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Published February 18th 2012
All this travelling can be thirsty business. None more than on the ancient streets of London. Filled with watering holes and quaint bars, there are many hidden delights. Now you can sip along with the locals at these suggestions of great drinking locations.
The Prospect of Whitby 57 Wapping Wall, Wapping, Tower Hamlets, London E1W 3SJ
Possibly one of London's most famous pubs, it was also known as the Devil's Tavern (due to its reputation as a meeting place for smugglers and villains). It is famed to date from 1520, earning it the prestige of being the oldest riverside pub in London.
It has a lovely little terrace in the front and a sweet view of the Thames. As well as a drinking spot it has a good restaurant upstairs, complete with open fires when cold.
After it was gutted by fire, the Devil's Tavern was rebuilt and renamed the Prospect of Whitby, after a ship that was moored nearby.
Old photographs guide the visitor to an insight of what the Prospect and its surroundings used to look like. A far cry from the warehouses, which are now converted into exclusive apartments, is the hangman's noose swinging over the river, as a not so subtle reminder of more gruesome times.
Ye Olde Cheshire Cheese Wine Office Court, 145 Fleet Street, City of London, London EC4A 2BU
I love this pub, as it allows you to step back in time. Well known as far back as the 17th century, you arrive, in your time warp, through a narrow alleyway (Wine Office Court). As you approach, you are greeted by a listing of the reigns of the 15 monarchs through which this memorial pub has survived.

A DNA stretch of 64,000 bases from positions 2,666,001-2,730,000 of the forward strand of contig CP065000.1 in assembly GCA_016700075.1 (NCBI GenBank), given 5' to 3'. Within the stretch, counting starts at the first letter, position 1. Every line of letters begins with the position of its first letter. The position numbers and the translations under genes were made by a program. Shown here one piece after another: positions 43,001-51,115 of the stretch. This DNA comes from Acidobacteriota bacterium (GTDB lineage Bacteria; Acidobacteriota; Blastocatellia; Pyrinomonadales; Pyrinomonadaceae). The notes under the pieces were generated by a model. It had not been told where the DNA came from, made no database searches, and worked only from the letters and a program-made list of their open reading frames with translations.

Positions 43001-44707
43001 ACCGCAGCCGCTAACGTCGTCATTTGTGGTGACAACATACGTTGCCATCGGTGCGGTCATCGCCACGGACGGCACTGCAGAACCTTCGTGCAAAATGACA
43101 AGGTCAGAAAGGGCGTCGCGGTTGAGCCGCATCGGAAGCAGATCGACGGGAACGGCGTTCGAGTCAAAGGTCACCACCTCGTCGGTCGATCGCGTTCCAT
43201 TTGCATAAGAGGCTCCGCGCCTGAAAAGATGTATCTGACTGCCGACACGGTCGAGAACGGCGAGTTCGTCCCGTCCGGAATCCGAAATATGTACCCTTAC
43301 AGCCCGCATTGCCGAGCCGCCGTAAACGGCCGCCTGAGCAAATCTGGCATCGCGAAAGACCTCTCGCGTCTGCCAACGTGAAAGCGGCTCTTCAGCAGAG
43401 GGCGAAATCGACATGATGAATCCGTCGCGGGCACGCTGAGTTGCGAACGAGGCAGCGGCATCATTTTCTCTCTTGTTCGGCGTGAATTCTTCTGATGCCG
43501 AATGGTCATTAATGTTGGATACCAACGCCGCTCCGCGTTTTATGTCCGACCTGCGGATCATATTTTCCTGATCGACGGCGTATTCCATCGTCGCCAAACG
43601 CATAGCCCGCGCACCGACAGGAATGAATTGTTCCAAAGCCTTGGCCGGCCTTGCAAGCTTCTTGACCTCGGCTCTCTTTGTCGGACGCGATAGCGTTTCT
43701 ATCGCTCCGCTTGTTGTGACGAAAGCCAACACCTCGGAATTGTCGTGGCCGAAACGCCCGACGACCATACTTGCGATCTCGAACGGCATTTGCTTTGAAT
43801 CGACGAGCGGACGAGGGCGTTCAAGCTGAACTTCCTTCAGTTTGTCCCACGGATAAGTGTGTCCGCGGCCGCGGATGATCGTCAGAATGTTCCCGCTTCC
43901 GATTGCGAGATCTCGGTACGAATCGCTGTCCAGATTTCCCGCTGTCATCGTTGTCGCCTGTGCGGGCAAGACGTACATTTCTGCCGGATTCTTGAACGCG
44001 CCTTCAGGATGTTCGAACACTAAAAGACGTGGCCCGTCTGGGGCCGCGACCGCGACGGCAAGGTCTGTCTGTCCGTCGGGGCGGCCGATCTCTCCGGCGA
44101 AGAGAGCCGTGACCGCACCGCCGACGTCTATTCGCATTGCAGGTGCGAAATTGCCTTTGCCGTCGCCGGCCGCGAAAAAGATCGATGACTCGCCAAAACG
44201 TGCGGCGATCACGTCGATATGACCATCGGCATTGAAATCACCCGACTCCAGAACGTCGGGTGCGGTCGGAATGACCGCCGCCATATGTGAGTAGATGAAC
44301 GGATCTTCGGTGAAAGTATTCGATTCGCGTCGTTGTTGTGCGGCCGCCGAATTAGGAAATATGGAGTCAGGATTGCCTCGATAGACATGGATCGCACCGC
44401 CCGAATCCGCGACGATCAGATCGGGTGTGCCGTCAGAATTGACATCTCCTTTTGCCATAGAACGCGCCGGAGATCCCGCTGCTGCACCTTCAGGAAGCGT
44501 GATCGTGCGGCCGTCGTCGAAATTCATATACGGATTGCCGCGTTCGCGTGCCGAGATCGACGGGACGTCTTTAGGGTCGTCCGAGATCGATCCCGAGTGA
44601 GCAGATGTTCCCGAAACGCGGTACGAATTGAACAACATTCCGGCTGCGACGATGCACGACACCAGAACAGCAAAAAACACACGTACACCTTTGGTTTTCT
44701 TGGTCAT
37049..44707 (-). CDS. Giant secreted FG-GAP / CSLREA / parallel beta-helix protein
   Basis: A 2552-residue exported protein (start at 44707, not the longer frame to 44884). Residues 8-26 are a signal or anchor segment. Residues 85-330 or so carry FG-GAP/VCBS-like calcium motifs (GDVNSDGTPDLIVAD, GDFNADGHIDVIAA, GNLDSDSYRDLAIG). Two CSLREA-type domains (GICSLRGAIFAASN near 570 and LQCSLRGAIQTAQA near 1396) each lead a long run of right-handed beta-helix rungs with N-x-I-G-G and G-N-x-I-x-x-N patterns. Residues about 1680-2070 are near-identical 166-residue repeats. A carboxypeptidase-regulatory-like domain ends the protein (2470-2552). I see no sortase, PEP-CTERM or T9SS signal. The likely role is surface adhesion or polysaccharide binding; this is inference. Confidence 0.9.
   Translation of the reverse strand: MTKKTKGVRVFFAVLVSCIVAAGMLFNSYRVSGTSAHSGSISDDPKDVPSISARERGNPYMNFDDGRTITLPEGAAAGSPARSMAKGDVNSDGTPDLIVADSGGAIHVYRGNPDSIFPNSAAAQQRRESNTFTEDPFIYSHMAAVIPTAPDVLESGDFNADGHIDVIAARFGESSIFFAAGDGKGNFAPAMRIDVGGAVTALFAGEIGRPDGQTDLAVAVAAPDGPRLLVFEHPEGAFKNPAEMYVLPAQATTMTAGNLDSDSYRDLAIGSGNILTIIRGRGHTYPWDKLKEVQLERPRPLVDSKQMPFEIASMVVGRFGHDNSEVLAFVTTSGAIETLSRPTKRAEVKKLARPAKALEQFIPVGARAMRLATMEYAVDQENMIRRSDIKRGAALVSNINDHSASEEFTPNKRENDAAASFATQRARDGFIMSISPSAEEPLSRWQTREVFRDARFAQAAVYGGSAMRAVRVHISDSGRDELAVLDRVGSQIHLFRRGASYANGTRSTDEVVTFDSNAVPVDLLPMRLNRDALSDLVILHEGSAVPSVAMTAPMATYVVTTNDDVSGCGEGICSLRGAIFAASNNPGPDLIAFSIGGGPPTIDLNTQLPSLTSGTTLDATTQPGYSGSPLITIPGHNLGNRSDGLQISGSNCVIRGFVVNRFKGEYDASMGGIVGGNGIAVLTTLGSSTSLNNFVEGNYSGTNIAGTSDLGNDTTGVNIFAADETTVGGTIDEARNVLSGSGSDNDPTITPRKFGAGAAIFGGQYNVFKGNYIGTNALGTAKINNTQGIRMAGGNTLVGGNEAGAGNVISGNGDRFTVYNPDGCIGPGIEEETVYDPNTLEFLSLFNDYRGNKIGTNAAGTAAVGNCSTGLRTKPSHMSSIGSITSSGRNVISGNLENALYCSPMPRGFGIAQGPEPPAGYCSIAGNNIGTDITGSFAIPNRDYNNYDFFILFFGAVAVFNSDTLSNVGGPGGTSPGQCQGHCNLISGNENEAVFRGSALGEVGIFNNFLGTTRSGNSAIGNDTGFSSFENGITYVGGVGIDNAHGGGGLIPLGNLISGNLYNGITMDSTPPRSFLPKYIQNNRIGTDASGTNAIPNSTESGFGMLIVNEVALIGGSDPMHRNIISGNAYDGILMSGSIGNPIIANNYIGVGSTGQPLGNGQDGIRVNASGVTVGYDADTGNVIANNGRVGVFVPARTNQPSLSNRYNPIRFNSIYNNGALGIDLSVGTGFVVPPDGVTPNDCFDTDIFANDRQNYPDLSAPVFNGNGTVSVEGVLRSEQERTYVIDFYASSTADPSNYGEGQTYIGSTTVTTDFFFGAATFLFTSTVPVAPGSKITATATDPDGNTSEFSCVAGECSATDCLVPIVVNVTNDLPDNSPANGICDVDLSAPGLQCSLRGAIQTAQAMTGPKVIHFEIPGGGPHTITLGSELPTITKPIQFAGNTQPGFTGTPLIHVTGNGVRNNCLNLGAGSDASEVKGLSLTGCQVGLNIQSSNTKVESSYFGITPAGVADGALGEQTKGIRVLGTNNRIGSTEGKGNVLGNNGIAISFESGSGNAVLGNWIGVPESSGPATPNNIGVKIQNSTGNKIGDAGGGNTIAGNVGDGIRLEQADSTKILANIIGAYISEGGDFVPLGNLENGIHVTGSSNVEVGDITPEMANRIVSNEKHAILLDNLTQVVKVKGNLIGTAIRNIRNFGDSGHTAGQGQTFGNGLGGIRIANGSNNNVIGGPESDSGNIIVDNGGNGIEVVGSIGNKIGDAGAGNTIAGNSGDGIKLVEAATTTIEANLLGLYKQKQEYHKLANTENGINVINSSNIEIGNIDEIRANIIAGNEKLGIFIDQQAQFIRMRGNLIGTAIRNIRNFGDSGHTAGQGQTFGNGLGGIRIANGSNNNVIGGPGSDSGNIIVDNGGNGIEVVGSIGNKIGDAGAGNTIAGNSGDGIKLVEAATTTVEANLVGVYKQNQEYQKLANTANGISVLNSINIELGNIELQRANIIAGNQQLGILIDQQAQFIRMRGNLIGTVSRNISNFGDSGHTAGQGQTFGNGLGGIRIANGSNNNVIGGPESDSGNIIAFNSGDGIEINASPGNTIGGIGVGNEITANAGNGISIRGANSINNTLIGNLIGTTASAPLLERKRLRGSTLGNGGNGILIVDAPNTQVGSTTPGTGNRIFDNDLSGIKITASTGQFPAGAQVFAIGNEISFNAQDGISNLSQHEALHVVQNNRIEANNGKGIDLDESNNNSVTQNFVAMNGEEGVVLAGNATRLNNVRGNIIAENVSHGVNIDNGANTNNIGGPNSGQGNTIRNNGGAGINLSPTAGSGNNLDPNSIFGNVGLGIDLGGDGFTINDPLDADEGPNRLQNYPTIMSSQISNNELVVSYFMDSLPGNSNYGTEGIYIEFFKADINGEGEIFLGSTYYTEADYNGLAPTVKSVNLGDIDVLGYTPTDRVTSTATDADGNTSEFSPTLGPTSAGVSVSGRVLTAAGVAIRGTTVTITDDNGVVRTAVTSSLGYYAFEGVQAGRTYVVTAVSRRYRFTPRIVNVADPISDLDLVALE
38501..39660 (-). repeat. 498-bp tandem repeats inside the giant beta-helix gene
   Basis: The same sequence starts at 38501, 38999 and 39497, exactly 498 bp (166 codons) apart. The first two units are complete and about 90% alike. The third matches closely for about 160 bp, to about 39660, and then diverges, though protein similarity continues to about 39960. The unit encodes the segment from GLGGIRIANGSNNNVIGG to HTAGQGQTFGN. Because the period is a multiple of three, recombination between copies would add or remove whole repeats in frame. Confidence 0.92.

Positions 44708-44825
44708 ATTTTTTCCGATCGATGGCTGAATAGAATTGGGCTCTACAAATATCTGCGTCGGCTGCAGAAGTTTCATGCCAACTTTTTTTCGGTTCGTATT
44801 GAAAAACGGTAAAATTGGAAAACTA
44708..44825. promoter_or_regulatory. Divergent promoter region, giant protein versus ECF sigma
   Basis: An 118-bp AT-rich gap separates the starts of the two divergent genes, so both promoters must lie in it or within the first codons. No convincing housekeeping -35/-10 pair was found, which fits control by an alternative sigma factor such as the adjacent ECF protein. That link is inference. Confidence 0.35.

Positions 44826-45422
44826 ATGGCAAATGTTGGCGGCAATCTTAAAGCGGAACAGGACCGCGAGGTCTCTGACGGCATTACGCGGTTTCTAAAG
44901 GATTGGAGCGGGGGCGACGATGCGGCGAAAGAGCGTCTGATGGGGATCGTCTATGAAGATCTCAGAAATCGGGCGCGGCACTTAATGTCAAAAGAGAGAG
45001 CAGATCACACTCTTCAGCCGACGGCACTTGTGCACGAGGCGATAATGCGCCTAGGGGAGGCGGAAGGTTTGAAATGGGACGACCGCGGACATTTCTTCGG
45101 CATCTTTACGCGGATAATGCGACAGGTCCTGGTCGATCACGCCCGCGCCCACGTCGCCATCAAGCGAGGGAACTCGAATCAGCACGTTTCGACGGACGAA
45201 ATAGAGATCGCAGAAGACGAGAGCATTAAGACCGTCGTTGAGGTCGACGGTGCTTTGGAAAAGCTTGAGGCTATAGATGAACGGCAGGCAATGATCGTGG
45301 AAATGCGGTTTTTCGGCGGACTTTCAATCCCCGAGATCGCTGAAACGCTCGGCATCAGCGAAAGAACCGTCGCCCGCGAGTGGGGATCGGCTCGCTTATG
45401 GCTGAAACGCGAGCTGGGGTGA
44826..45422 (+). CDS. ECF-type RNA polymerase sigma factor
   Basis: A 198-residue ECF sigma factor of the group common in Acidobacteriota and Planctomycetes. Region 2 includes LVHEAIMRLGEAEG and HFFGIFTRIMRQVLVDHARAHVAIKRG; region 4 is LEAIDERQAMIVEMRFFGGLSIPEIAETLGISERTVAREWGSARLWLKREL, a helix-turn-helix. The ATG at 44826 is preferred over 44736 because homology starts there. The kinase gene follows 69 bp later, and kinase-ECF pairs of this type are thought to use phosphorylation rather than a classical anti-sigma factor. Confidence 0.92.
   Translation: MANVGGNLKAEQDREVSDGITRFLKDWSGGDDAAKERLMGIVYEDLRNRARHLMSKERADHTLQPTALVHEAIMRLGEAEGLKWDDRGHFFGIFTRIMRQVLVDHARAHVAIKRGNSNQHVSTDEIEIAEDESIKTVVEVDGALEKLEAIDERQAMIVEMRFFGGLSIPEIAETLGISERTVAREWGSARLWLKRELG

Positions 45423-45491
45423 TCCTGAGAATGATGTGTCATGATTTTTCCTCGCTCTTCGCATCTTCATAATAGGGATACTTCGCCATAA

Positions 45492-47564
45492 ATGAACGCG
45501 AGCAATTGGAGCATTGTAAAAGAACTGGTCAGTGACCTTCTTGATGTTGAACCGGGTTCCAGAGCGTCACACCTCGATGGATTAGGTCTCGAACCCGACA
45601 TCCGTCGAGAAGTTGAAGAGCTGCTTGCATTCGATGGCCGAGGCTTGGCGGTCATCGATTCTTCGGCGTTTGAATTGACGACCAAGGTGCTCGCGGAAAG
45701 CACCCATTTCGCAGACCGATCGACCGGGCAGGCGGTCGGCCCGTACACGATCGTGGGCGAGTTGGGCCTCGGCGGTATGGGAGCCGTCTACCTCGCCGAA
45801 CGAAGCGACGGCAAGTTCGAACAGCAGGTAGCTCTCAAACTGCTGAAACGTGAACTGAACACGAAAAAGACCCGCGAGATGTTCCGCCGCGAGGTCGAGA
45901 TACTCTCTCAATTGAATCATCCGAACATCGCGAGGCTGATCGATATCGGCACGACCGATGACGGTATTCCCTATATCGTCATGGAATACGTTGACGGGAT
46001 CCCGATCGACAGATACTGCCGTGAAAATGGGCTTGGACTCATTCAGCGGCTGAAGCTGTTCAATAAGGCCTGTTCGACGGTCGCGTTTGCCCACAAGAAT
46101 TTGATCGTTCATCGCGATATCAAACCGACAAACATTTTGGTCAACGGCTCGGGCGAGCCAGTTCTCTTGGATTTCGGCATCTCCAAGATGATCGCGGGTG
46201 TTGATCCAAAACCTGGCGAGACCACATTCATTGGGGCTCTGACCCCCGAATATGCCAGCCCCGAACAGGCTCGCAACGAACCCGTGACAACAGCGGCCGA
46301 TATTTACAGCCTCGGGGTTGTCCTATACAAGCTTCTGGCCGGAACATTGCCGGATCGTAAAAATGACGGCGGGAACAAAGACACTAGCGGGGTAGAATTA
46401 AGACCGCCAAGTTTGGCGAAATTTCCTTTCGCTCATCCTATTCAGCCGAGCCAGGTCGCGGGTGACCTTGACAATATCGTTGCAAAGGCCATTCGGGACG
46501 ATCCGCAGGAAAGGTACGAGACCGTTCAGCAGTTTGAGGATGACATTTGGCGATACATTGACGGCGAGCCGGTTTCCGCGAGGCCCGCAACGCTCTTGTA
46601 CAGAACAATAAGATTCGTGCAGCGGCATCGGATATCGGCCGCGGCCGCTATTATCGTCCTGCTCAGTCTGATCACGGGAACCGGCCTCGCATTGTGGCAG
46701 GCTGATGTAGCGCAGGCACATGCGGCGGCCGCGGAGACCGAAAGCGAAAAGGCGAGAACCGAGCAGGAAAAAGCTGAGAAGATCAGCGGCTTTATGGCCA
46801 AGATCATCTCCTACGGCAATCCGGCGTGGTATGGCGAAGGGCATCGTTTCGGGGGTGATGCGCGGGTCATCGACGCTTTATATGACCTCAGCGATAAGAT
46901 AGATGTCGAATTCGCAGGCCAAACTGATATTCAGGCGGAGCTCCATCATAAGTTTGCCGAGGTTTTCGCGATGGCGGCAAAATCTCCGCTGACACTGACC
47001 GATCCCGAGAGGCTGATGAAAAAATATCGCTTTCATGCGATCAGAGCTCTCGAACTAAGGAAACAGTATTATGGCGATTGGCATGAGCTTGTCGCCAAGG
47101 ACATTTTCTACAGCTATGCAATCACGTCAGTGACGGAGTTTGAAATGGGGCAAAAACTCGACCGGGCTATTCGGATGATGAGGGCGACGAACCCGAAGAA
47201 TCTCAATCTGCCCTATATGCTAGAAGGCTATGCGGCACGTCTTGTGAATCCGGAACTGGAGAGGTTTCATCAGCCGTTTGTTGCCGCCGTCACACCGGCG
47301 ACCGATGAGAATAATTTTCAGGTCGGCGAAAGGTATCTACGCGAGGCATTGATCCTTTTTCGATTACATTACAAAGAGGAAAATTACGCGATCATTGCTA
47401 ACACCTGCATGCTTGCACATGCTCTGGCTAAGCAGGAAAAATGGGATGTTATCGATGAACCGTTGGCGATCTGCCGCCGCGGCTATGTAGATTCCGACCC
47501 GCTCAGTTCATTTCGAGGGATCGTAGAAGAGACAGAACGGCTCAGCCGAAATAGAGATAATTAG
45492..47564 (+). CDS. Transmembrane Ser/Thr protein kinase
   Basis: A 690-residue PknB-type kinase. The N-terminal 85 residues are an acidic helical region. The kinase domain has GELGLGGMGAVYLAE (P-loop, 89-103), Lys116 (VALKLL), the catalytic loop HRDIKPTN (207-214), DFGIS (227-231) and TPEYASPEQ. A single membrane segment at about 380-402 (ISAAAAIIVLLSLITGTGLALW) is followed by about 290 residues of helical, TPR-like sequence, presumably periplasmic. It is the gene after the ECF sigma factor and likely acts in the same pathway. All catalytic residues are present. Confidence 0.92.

Filled with many bars and dining rooms, the dark wood interior transports you back to a bygone era.
If you are feeling inspired to navigate through the narrow steps, you will find the cellar bars and the vaults. An intriguing selection of small rooms which were originally part of the guest house's chapel.
Ye Olde Mitre Tavern 1 Ely Court, Ely Place side of 8 Hatton Garden, EC1N 6SJ
Built by Bishop Goodrich in 1546, this tavern has a real sense of discovery when you find it. Tucked away down an alleyway between 8 and 9 Hatton Garden, you will encounter an old street lamp and a small sign in the shape of a bishop's mitre.
Secluded so that many locals aren't even aware of its existence.
It has a bar and enclosed courtyard with stand-up tables. They offer a good selection of ales, moderately priced wines and hearty pub fare from £2.
The Argyll Arms
18 Argyll Street, Soho, Westminster, London W1F 7TP
Dating back to the 18th century this drinking house is beautifully decorated. However, the thing I love about this tavern is the small booths that fill the front bar. It is full of wonderfully etched glass screens, which were originally designed to separate the different social classes.
Filled with decorative mirrors, beautifully carved mahogany finishes, embossed ceilings, you can imagine this to be the height of high society in its day.
The name derives from the Duke of Argyll, however it in a handy location just off Oxford Circus, which makes it busy during the day. However, if you can zip in early morning or late afternoon, you will find a quieter experience. Filled with a good selection to whet your whistle and fill your tum.
55 Britton Street EC1M 5UQ
The Jerusalem tavern began its journey as one of London's first coffee houses in 1703.
It still retains much of its 18th-century decor and tile mosaics. A delightful pub, it is extremely popular and you will need to arrive early to get a seat. They do great pub lunch food and are the only London outlet of St Peter's Brewery (based in North Suffolk). As such, they have a wonderful range of drinks: organic bitters, cream stouts, wheat and fruit beers, some of which are still served in green apothecary-style bottles.
Have you got a favourite ye olde drinking spot in London? Please add your suggestions.